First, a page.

Among the leaders who attended Auto Finance Summit 2020, GM Financial's Shunda Robinson shared on the importance of finding your calling and focusing on diversity and inclusion in a global work environment.
The Auto Finance Summit is an annual conference of industry leaders sharing new strategies, technology updates and educational workshops from top innovators in the auto finance industry. This year, organizers decided to tackle a different topic that is on the hearts and minds of those in any industry, diversity and inclusion.
Shunda, Global Vice President of Diversity & Inclusion, was one of three panelists invited to speak during a live session called Promoting Diversity & Inclusion through Empowerment & Equity. The panel also included Ashley Brundage, VP of Diversity & Inclusion at PNC Bank, and Charita Henderson, VP of Leadership Development at Exeter Finance.
Shunda’s work at GM Financial includes starting a global company mentoring program and founding a Diversity Council for team members and executives. Her accomplishments recently garnered national recognition as she was selected as one of the “Top 100 Under 50” by Diversity MBA Magazine.
Shunda provided insight into what diversity and inclusion mean at GM Financial and detailed how we lead by example. She emphasized that we all have a part in this path toward a more accepting space that invites anyone and everyone to the table.
Here are some highlights of the panel discussion:
Q: Since you have taken on a role within your company focused on D&I, can you share what led you to seek that opportunity?
A: The saying goes, “Find your calling,” but my calling found me. Having an HR background and being in the HR field for 25 years led me to this opportunity. At first, I was concerned with leadership support that this role would have, and, after going through several interviews with the top leaders, I found just how supportive and encouraging they all were. It’s been an incredible journey building up my team from nothing, and having built it from the ground up has been so fulfilling.
Q: How do you define these terms: diversity, inclusion and equity?
A: I believe diversity refers to who works at your organization and inclusion is who gets the opportunity; while lots of organizations may have diversity and representation, it’s the inclusion that’s the missing ingredient. Who is in your leadership rank? Who’s at the table making those critical decisions for the organizations?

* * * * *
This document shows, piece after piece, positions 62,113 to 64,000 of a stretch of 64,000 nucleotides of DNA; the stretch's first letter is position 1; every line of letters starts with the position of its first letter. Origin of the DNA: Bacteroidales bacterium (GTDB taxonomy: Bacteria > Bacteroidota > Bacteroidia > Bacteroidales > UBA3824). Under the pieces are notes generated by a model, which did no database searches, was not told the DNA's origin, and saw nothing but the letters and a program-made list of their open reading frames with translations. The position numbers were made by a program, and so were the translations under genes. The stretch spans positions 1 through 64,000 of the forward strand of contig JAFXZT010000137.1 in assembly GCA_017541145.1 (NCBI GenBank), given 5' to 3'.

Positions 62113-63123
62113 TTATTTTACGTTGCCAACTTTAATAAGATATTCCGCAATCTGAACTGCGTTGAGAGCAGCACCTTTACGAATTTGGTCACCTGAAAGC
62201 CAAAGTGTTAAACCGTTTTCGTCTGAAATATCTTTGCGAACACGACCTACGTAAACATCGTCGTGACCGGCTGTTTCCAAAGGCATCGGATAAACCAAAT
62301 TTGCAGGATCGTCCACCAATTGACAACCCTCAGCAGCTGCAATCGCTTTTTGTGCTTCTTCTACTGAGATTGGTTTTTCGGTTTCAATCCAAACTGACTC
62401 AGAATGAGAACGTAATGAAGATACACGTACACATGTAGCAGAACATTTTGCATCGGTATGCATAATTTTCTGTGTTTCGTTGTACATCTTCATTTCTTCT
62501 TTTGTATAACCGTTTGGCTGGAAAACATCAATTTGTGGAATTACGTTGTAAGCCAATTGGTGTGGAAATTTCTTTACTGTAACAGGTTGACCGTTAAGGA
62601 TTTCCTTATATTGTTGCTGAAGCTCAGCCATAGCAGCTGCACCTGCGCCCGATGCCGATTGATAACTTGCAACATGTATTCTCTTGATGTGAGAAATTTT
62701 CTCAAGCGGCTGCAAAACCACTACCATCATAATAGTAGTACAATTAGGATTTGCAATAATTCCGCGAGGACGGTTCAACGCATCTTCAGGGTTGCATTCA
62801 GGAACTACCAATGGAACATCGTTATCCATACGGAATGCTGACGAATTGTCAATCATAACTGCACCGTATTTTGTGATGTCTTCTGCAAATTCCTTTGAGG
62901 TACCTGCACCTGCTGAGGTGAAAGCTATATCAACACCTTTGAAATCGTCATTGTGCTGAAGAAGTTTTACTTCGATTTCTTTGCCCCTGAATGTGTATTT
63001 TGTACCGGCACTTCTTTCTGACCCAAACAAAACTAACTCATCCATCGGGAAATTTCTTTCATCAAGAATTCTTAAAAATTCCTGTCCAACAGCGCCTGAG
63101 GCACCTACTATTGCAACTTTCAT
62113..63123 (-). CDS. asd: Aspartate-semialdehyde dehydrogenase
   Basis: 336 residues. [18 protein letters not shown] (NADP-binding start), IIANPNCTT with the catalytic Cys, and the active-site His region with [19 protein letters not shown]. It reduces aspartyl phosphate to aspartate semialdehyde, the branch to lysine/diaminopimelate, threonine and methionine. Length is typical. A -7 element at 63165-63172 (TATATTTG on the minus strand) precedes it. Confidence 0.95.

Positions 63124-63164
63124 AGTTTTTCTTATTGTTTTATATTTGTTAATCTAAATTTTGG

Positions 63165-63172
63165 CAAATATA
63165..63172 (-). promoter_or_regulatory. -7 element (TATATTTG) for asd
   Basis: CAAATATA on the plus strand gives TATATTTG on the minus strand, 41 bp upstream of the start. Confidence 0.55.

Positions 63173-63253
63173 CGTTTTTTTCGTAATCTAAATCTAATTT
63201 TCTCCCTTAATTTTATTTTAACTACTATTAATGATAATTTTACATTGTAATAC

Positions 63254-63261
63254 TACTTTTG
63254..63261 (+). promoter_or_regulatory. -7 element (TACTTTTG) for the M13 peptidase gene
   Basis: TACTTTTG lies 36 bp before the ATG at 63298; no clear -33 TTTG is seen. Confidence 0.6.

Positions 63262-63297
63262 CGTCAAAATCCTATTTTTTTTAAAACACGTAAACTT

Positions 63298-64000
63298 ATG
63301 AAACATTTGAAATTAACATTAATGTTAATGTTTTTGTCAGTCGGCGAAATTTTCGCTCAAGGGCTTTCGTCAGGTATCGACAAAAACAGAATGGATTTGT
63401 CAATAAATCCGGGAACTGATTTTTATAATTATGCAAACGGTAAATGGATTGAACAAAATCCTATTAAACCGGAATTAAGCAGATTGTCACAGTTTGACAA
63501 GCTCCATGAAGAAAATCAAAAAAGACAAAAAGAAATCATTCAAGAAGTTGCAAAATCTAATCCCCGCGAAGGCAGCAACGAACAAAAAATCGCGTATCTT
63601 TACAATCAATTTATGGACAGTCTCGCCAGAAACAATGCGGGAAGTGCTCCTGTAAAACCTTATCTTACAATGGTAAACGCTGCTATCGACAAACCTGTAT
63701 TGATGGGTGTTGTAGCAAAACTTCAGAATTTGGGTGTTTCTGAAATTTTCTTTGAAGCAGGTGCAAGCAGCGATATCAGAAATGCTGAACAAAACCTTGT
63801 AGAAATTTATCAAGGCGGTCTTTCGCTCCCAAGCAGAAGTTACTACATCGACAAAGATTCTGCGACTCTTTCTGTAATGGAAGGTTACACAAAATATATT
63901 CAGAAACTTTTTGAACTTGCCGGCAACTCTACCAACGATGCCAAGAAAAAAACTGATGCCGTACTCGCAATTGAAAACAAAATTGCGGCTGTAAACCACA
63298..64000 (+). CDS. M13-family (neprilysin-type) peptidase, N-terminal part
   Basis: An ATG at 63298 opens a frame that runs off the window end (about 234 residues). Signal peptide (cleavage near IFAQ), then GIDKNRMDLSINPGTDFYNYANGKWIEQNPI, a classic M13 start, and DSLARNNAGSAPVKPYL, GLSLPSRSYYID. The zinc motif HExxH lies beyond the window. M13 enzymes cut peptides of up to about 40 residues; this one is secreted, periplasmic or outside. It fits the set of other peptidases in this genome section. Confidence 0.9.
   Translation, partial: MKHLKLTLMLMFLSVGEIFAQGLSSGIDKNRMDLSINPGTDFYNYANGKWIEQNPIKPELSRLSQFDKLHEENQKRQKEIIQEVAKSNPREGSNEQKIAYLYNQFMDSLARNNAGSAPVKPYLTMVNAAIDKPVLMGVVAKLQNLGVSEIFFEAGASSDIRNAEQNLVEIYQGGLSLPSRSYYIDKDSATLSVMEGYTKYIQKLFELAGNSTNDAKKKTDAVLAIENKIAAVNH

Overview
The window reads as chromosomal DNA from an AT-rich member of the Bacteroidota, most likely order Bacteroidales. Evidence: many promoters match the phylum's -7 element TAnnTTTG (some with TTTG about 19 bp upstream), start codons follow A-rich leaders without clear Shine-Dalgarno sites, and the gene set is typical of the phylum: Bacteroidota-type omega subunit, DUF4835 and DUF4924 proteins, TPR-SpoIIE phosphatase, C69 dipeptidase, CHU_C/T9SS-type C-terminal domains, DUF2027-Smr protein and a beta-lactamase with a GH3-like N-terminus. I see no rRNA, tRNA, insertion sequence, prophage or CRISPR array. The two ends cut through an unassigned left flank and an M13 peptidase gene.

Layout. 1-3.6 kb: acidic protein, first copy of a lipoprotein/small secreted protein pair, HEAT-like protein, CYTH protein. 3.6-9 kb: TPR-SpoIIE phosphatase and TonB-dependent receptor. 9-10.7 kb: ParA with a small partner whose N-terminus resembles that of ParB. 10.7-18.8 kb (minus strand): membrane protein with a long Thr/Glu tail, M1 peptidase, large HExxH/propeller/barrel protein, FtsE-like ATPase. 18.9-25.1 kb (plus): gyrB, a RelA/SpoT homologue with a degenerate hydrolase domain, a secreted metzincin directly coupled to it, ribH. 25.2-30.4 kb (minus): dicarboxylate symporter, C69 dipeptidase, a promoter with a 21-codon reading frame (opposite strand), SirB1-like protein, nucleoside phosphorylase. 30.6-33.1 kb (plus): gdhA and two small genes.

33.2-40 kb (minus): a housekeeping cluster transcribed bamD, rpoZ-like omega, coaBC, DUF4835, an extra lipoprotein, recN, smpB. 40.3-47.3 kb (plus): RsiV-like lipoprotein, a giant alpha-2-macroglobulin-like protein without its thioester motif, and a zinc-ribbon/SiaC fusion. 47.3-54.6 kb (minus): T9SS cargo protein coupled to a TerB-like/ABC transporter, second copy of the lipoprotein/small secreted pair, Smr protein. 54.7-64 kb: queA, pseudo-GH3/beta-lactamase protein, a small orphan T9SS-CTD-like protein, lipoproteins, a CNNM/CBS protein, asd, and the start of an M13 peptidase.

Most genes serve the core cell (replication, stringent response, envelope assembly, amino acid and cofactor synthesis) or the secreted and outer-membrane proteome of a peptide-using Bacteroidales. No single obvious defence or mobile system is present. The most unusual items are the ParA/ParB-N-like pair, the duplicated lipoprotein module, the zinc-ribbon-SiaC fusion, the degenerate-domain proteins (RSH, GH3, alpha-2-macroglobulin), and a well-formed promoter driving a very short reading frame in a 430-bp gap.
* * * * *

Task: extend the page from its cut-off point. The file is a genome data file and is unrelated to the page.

In response to Shunda, Charita added, “Diversity is like being invited to the party, and inclusion is being asked to dance.”
Q: Why is having a D&I strategy important and why is it necessary for the strategy to touch every part of the company, from the top down?
A: Customers need to see themselves reflected in the company. The team members need to see reflection in leadership. Each level needs to see the possibilities available at the next level and be shown that there is space for them at the organization.
More importantly, not only is there space but also opportunities to more than just survive – to thrive. Opening up these endless opportunities for whoever may come along – a customer, a candidate, a supplier – people need to be able to see themselves in every level of the organization.
Q: What initiatives have worked at your organization to foster inclusion and build diversity? And what areas have, in your experience, historically lacked diversity?
A: I think the biggest opportunity is in senior leadership positions. Four years ago, understanding that our footprint is global, one thing we did was figure out a way to bring the organization together. Once the diversity piece was there, the inclusion piece was the focus for us, so we started an internal mentoring program.
There’s a lack of diversity at senior leader levels, which led to us needing to prepare people at the lower levels so that there is a development that strategically and intentionally fosters them into those higher-level positions. This mentorship program also helped leaders find talent that is already in the organization.